Gretsch Renown RN2 Drumset and Full Range Hammered Black Steel Snare
More classic appointments to the brand’s top import lines.
by Michael Dawson
RN2 drums, which are made in Taiwan, feature 7-ply Gretsch-formula maple shells with the company’s signature 30-degree bearing edges. There are no reinforcement rings, and the interiors are painted with Gretsch’s legendary Silver Sealer. The rack toms have five lugs per side, the floor tom has eight, and the bass drum has ten. The lug casings, tom brackets, memory locks, bass drum spurs, tom mount, and thumbscrews are stylized to give this kit a classic Gretsch look, which is complemented by timeless round-badge nameplates.The rack toms come with the company’s discreet off-the-shell mounting system that connects to two lugs without obscuring much of the drums’ classy satin finish. The tom mount attaches directly to the bass drum, which makes setting up this kit quick, easy, and consistent. I prefer this type of mount, as opposed to flying toms from cymbal stands, because I can lock in the tom position without having to adjust cymbal bases and booms to get my crashes and ride where I want them. Even if the extra weight of the toms on the bass drum sacrifices some tone (I didn’t notice any), I feel that this was a smart decision by Gretsch, especially for gigging/touring drummers who have minimal time to make adjustments on stage. It’s also worth noting that the tom brackets and floor tom legs Gretsch uses on the RN2, as on the US-made lines, are big and chunky, and they lock into place very securely. I doubt you’d ever have to worry about them slipping in the middle of a gig.
For Renown RN2 toms, Gretsch swapped out the die-cast hoops for its newer 3mm, double-flange 302 design, which was previously only available on US-made Brooklyn and Broadkaster drums. The 302 hoops bridge the gap between the open sound and flexible feel of triple-flange and the more rigid feel and focused snap of die-cast. These hoops definitely helped give the toms a tight, clear tone without choking the sustain. They also produced strong and chunky rimshots.
Tone for Days
I’ve tested a few Renown kits over the years and have always been impressed with their no-fuss, easy-to-tune contemporary sound. The adjustments Gretsch made for the RN2 have made these kits even more versatile, offering a big, warm tone with plenty of attack and projection, plus all the clarity and control you’d need to employ them in the recording studio.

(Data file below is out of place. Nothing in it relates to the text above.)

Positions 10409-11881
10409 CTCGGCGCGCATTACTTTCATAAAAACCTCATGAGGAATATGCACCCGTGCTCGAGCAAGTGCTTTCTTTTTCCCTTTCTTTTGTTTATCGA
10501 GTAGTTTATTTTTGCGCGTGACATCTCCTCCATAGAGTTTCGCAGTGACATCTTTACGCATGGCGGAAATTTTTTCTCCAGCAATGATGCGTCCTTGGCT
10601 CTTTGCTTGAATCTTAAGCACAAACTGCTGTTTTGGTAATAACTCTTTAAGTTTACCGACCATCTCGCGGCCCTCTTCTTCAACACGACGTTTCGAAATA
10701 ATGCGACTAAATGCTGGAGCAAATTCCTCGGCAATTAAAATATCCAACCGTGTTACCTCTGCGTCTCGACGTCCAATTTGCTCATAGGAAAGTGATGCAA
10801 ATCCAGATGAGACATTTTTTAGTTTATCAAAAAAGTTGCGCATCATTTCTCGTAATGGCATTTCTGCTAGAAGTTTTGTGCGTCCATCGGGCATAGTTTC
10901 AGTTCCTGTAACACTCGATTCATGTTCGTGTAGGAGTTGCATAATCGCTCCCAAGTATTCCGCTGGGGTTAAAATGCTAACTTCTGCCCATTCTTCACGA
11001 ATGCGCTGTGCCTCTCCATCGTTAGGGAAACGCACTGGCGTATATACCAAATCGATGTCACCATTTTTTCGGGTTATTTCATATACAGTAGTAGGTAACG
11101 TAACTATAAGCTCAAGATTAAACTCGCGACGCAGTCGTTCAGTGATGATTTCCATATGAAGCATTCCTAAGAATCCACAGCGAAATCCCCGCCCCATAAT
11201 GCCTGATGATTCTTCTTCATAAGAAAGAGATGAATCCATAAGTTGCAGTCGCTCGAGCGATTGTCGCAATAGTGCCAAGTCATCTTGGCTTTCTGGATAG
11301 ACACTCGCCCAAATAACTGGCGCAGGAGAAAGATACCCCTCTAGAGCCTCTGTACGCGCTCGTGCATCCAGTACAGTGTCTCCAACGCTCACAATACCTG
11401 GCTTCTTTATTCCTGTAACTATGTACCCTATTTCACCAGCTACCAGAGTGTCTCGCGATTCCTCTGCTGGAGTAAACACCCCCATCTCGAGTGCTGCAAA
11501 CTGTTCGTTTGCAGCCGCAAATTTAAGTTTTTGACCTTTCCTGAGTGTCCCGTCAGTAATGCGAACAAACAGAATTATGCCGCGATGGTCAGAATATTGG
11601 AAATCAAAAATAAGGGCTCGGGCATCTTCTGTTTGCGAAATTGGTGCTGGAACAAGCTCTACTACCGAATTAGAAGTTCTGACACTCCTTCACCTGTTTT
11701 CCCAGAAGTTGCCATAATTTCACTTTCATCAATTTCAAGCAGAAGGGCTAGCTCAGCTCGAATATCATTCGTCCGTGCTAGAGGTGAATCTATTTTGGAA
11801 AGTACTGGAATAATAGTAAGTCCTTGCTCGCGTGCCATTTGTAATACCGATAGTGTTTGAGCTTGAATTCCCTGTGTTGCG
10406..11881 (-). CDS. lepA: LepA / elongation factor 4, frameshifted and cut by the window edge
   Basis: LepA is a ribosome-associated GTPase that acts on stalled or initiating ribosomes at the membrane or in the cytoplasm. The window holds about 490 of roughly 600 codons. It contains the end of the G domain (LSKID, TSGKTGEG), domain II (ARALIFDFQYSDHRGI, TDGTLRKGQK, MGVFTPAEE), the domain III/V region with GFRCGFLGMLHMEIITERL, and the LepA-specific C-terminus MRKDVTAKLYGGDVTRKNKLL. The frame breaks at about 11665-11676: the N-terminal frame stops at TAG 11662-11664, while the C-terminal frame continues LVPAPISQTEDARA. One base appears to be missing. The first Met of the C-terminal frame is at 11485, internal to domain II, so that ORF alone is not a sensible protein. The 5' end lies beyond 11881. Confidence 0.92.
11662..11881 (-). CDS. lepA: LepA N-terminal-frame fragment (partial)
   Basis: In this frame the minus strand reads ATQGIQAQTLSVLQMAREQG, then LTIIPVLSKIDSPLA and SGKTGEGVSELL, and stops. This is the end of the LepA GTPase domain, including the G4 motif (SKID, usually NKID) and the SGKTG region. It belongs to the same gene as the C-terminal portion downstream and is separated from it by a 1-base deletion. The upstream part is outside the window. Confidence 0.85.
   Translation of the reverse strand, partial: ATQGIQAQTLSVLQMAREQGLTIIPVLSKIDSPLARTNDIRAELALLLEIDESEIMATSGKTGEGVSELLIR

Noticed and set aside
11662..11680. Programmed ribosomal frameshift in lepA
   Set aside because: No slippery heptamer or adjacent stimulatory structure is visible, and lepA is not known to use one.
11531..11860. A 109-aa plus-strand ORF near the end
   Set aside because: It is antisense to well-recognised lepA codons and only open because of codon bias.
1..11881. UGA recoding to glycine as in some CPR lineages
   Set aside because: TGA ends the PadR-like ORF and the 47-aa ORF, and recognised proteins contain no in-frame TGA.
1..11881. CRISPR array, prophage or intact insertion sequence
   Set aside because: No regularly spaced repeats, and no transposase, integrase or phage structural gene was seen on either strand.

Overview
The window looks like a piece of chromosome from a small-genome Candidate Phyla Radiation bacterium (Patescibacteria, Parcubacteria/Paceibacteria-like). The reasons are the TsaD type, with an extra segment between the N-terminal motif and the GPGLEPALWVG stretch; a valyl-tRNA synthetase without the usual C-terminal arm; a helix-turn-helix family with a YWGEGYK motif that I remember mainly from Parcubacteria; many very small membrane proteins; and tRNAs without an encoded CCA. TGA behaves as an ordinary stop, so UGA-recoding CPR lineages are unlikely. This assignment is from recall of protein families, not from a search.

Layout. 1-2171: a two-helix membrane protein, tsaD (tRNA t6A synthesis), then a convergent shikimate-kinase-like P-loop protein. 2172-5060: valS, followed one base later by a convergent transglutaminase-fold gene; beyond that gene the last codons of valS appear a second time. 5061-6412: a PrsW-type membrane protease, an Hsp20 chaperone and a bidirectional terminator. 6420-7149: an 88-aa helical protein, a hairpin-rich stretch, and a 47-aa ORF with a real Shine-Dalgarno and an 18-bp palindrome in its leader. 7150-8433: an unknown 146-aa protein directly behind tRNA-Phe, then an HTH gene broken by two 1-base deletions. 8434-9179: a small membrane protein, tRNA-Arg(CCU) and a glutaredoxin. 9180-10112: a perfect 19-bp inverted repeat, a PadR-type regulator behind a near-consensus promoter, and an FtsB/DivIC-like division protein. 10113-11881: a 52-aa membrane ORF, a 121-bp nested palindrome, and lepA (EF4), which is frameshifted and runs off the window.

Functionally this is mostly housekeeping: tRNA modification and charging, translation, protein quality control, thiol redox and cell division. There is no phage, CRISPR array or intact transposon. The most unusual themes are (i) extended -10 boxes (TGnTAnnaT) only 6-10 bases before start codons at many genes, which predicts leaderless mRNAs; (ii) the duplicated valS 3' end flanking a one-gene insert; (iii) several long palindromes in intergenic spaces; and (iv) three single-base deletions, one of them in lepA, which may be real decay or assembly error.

The most notable difference I found on the RN2, when compared to its earlier incarnations, was in the length of the decay. I was able to get the RN2 toms and kick to produce crystal-clear pitches quickly and easily at several tensions (from high and tight to low and loose). The sustain remained clear and balanced, and the decay was long and smooth. Tuned tight, the RN2 toms sang like timpani, and tuned low, they thumped without becoming papery.
The 18×22 RN2 bass drum was the least versatile of the kit, but not because it couldn’t be coaxed for many different sounds. It’s 18″ depth made it a little impractical for use as an everyday gigging kick, especially when playing in cramped quarters, and it needed to be hit a little harder than a shallower 22″ drum would in order to get the heads and shell to vibrate fully. But when going for a punchy, powerful kick tone for modern rock or pop, the 18×22 RN2 is a killer. It pushed a lot of air and had a ton of low end, and the articulation was crisp without being clicky.
The RN2 toms came with Remo Clear Emperor batters and clear single-ply bottoms. The bass drum came with a Clear Powerstroke 3 batter and a coated P3-type front.
5×14 Full Range Hammered Black Steel Snare
Rather than include a matching maple RN2 snare to review, Gretsch supplied one of its new 5×14 Hammered Black Steel snares. This drum has a 1.2mm steel shell that’s been uniformly hammered across the entire surface, which helps give the drum a drier and more focused sound. It comes with die-cast hoops, twenty-strand wires, a standard side-lever throw-off, a Remo Coated CS White Dot batter, and a clear, thin bottom.
Steel snares are known to have a lot of power and articulation, plus considerable overtones. The Gretsch Hammered Black Steel sounds as strong and cutting as any steel drum I’ve played, especially when cranked up, while also having a tighter and more controlled tone. Its sensitivity is superb, and the overtones are smooth, so no muffling is required. This drum has potential to replace a few in my collection that I often go to when I need a tight, Chad Smith–type “pop.” But it’s not a one-trick pony. This Full Range Hammered Black Steel snare has plenty of versatility to complement the all-purpose sounds of the RN2 kit. Well done, once again!
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